THE accident-prone intersection of Hill and Dalton streets will be improved with a new roundabout thanks to $360,000 from the state government’s black spot program.
Eight people were injured in nine crashes at the intersection between 2006 and 2011.
Long-time Hill Street resident Colin Shields said his wife helped accident victims from the scene of a crash at the intersection earlier in the year, in which a car spun out on impact from another vehicle.
“With the amount of accidents and near-misses on this corner and the speed, I hope the roundabout will slow them down,” he said.
“I’m looking forward to the traffic calming down.”
Member for Orange Andrew Gee announced the funding yesterday, despite the state government’s contribution to the roundabout being factored into the council’s budget as early as August 27.
Despite this, Mr Gee said the $360,000 was new funding from the government.
“[Hill Street] is the main artery leading out to north Orange,” he said.
“Not only is it very busy, it’s very confusing for motorists. There are arrows all over the road, people are confused about who has the right of way.
“You can still see glass on the road at the moment from accidents.”
Mr Gee said the funding was an example of the NSW government working with the council on a road that was not the state government’s responsibility.
“We do recognise local councils can’t do it all by themselves,” he said.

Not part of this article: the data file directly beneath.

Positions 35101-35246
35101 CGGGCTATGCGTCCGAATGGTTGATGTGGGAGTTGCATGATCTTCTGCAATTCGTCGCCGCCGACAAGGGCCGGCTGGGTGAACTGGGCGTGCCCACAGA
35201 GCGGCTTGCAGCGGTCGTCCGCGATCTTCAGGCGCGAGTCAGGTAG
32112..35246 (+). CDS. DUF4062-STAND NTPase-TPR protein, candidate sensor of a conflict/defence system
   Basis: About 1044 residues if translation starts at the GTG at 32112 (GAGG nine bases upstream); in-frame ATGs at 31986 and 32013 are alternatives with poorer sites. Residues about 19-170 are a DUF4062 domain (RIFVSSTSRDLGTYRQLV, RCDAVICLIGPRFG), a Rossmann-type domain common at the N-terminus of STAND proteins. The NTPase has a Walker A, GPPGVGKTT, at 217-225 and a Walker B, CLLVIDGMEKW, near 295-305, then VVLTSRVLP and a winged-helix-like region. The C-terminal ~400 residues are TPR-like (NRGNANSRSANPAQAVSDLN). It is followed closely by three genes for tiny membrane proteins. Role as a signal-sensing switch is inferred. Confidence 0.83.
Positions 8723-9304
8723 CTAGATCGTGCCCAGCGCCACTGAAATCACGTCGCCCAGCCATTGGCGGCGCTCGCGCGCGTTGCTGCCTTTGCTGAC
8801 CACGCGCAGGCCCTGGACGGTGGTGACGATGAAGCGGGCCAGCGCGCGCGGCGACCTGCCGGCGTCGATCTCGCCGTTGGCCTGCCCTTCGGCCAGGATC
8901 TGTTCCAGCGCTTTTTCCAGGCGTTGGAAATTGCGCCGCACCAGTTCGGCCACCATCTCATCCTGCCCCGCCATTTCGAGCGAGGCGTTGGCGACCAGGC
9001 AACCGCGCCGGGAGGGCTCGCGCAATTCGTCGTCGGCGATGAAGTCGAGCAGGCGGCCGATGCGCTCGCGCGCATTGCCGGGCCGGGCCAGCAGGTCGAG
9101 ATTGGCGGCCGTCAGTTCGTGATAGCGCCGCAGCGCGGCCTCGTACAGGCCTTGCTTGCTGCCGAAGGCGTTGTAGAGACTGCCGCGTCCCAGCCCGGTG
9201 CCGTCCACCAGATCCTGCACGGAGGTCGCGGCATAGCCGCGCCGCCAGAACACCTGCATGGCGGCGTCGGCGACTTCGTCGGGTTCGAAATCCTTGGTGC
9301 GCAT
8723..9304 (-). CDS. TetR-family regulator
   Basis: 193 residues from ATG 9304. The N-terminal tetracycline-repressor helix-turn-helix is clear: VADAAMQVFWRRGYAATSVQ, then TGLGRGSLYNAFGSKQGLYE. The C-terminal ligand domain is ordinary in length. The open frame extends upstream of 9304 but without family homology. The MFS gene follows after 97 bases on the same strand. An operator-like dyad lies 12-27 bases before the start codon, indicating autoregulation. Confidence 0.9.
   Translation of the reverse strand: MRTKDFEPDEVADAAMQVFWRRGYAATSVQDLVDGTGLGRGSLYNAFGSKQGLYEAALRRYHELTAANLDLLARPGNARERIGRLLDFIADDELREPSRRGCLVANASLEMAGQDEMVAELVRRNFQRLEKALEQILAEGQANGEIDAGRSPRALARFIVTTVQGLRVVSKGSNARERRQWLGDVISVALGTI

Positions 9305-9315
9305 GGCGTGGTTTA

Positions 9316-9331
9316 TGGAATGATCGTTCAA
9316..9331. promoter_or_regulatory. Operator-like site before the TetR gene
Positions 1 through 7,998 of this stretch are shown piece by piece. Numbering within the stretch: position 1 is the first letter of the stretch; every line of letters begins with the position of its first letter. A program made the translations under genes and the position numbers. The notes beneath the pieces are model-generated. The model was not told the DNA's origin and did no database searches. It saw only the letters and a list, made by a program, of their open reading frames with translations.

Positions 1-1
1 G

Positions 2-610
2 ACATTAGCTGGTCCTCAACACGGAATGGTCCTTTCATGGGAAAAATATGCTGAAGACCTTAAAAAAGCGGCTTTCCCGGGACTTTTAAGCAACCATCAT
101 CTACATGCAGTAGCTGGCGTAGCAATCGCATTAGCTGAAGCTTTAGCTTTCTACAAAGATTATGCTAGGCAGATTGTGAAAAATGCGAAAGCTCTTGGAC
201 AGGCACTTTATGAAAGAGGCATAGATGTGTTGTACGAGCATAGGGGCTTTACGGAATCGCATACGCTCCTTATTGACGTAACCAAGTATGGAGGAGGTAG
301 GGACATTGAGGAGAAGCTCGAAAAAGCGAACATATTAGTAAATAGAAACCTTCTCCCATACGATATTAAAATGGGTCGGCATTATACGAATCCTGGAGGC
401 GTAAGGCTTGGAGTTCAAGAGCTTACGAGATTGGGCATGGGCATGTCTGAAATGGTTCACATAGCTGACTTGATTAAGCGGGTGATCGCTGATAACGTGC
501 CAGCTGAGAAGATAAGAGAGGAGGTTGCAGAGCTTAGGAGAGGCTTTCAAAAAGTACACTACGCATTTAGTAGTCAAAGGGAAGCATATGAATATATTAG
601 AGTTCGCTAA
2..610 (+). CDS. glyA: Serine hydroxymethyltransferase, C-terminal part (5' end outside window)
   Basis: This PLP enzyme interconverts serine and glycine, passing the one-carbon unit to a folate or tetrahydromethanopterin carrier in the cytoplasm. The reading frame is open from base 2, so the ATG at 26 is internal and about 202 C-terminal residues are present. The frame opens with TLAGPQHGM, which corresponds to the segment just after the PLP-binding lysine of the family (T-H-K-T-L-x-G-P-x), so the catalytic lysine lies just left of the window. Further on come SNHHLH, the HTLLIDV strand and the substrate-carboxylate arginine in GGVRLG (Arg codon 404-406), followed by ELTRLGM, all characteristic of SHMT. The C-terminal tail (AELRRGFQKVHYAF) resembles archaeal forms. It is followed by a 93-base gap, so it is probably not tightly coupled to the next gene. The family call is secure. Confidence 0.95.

Traffic Committee chair Cr Russell Turner said he saw the roundabout as the beginning of a major upgrade program for Orange’s roads.
“I believe the new council will make roads their top priority,” he said.
“I’ll be pushing council for all the extra funds we can find ... we need to see what’s in the nooks and crannies and piggy-bank and take advantage of the spring season.”
Mr Shields said he hoped the roundabout was built to the same standards as the intersection of Hill and Prince Streets.
Infrastructure Policy Committee chair Cr Reg Kidd agreed, saying it was important the road could withstand the pressure of trucks turning.
He said the Prince Street intersection had a similar history of accidents until the roundabout was built.
“I really believe that the next part is to start shaking every pocket we can,” he said.
“The roads that need fixing are William Street, Peisley Street and the distributor and just everywhere where the roads are breaking up.
“I will hold every councillor to it, the survey [in the lead-up to election] showed the biggest issues are roads, footpaths and kerb and guttering.”
Cr Turner said council should be “shaking all the squeaky doors” of the state and federal government for more funds.
“Council blamed the winter for not being able to do anything [about roads] now is the time to get really serious,” he said.
“We need to rebuild the roads and rebuild them properly.”
According to the council’s works report, as of August 27, geotechnical consulting engineers had begun excavating test holes into the road surface and developing a design for the single-lane roundabout.
Work on the roundabout is expected to be completed by the end of the year, weather permitting.